5 reasons you should not have your baby forward-facing in a carrier!

Updated: May 26, 2020

Do you remember when you were looking to buy a van for your growing family? You fell in love with a white minivan. Then as you were driving around, seemingly every single car on the road was a white minivan. We just had a baby girl a couple of weeks ago, and we love wearing our baby. As neurologically-based chiropractors, we understand the emotional benefits of babywearing. But we also know the real-life struggle of trying to maintain the house,

play with older siblings, cook dinner, and go to the grocery store. So we also understand the ease that babywearing can bring to postnatal life.

The one thing that we can no longer help but see everywhere we go are parents wearing their baby forward-facing. We have witnessed newborns, toddlers, children, grandchildren, boys, girls, first child, or fourth all wearing their baby facing forward!

I have decided to write this blog post to explore five reasons why it is better to wear your baby facing inward than outward.

#1 Having a baby facing outward can inhibit neurologic development

A newborn baby’s most significant responsibility is to adapt to the external world. They need to transition to feeding, digesting, breathing, seeing, etc., all on their own. To make this transition easier, newborns rely on their parents to help them maintain homeostasis.

A mom’s milk supply nourishes the baby grow, as well as immune fighting agents to support the baby’s immature immune system. The act of breastfeeding helps mold a baby’s cranium and helps solidify a baby’s digestive system. Even with all of those benefits, one of the most important is bonding. Babies rely heavily on mom and dad to keep them physically and emotionally regulated. A newborn can focus on an object 8 to 10 inches from their face. This distance is not accidental. That is the exact distance they need to be able to see mom’s face to give him social cues for what to expect. It is also the same distance when breastfeeding and wearing a baby!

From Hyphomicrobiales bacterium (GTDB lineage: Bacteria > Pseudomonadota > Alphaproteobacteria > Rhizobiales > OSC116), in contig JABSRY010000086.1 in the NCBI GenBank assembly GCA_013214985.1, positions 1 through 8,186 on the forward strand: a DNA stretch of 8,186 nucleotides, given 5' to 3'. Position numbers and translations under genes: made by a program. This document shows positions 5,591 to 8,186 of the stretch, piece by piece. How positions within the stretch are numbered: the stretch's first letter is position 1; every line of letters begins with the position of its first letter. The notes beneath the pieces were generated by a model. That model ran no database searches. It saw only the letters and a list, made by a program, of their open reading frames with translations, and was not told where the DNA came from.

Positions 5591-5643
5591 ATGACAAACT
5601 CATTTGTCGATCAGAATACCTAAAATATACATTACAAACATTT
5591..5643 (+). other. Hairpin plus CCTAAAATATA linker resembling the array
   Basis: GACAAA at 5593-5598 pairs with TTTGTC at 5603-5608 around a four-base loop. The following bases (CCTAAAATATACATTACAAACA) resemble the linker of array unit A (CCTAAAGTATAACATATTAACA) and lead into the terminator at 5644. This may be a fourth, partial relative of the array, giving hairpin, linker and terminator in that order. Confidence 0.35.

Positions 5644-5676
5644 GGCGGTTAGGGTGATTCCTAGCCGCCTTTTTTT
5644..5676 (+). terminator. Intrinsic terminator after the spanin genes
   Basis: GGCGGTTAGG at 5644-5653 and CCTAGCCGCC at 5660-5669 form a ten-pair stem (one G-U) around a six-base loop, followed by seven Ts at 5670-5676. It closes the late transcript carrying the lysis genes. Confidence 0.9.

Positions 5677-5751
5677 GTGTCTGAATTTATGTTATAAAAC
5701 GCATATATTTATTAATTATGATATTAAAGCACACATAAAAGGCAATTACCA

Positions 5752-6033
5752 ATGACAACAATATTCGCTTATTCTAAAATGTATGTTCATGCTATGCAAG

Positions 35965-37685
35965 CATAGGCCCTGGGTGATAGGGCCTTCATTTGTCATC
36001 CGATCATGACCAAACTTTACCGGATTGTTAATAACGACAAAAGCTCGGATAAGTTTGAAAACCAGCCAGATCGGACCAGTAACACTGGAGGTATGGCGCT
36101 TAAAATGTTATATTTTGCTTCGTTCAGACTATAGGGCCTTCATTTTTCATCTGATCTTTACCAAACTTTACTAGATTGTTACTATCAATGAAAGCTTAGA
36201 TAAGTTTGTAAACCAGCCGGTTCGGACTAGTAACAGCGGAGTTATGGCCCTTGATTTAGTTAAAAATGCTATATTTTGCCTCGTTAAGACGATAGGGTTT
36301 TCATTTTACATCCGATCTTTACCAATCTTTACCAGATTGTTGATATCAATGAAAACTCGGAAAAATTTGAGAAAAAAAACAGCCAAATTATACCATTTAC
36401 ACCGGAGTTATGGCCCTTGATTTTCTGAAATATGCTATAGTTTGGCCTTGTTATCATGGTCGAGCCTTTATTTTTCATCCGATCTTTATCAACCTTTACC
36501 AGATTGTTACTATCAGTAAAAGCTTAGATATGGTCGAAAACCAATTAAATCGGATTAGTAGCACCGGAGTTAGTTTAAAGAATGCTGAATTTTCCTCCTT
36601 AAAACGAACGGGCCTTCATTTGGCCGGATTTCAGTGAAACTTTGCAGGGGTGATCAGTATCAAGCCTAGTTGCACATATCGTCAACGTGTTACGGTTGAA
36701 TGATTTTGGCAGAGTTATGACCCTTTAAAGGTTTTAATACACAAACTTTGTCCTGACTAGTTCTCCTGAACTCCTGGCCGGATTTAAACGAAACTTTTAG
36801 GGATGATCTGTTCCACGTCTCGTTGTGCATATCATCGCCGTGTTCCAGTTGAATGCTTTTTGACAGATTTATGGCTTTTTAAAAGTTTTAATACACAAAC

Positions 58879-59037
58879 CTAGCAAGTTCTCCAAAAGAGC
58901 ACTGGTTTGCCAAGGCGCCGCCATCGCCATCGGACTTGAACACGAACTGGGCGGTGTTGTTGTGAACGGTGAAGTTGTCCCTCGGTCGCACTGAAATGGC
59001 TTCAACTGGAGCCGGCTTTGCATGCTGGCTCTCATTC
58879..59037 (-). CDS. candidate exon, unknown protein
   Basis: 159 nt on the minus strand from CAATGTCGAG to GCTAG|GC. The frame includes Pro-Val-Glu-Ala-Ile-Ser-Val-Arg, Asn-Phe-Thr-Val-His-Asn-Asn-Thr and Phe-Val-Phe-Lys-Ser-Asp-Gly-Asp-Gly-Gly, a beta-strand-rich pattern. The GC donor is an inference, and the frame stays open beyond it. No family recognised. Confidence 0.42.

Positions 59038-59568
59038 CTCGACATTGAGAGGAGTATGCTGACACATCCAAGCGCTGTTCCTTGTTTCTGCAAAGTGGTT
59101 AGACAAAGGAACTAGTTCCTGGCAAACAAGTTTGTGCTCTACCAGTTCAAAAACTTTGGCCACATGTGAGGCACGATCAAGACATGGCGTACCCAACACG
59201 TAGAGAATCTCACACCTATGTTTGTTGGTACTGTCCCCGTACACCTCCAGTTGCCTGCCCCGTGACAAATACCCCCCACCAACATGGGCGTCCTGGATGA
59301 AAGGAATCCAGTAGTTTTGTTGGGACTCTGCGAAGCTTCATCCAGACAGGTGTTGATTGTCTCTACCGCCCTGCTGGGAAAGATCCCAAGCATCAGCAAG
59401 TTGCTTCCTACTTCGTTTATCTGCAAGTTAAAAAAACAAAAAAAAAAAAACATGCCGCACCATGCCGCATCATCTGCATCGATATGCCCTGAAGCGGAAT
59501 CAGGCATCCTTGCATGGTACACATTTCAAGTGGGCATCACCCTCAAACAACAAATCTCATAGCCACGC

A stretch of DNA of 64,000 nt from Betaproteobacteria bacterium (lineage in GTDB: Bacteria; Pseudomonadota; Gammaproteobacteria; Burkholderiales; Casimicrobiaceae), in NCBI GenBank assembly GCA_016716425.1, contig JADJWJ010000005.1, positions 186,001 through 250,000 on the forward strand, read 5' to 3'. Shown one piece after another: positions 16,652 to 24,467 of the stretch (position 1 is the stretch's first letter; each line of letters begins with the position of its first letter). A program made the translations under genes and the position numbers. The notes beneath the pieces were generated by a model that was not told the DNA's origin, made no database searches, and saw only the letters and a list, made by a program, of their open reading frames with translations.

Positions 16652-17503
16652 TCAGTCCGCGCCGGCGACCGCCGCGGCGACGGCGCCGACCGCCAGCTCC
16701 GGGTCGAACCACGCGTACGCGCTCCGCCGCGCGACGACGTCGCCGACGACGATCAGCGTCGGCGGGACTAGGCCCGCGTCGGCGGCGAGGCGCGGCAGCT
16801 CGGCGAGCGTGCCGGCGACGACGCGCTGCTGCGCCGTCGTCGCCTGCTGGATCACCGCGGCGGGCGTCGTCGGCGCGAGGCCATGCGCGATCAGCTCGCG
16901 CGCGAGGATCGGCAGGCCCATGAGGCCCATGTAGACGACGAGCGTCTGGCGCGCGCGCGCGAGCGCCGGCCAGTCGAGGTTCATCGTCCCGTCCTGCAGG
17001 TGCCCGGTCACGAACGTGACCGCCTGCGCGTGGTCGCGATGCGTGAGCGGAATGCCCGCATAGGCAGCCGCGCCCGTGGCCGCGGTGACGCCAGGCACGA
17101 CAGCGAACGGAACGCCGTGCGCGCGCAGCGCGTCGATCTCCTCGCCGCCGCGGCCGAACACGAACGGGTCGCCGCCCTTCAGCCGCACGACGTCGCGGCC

Babywearing is vital, especially in the first few months of life. It allows for the baby to be able to see your face, hear your heartbeat, and steal your warmth. These benefits will help baby stay physically, physiologically, socially, and emotionally regulated.

This quote is from ergobaby.com:

"When your baby is in the front-outward facing position, she is cut off from having a clear view of the caregiver’s face. This is especially problematic in the first 6 months, where the interactions with the caregiver’s face are vital for the optimum neurological development of the baby’s brain. Therefore, we absolutely only recommend the forward-facing inward position for the first six months."

#2 Facing outward can give a baby too much stimulation

When a baby is facing outward, they have no way of regulating the sensory input they receive. Whether it’s a moving object, something shiny, a smiling face, nature’s beauty, or a screaming child, it can all be overwhelming. When the body is feeling overwhelmed, it goes into a sympathetic, fight-or-flight reaction. The nervous system goes into protection mode. The body sends blood and energy to the muscles to fight or flee to survive, depending on the situation.

Energy is a limited resource. If the body increases energy in one place, it has to take it from another. So the body decreases energy from parasympathetic, or rest and digest functions like emotional connection, digestion, sleep, and immunity.

This quote is also directly from ergobaby.com:

"Not being able to refer to the caregiver’s face can create unnecessary stress in the baby and if happening repeatedly, may compromise its basic capability to regulate stress reactions, which in the long run can become detrimental to mental and physical health in adulthood."

#3 Baby's have poor head control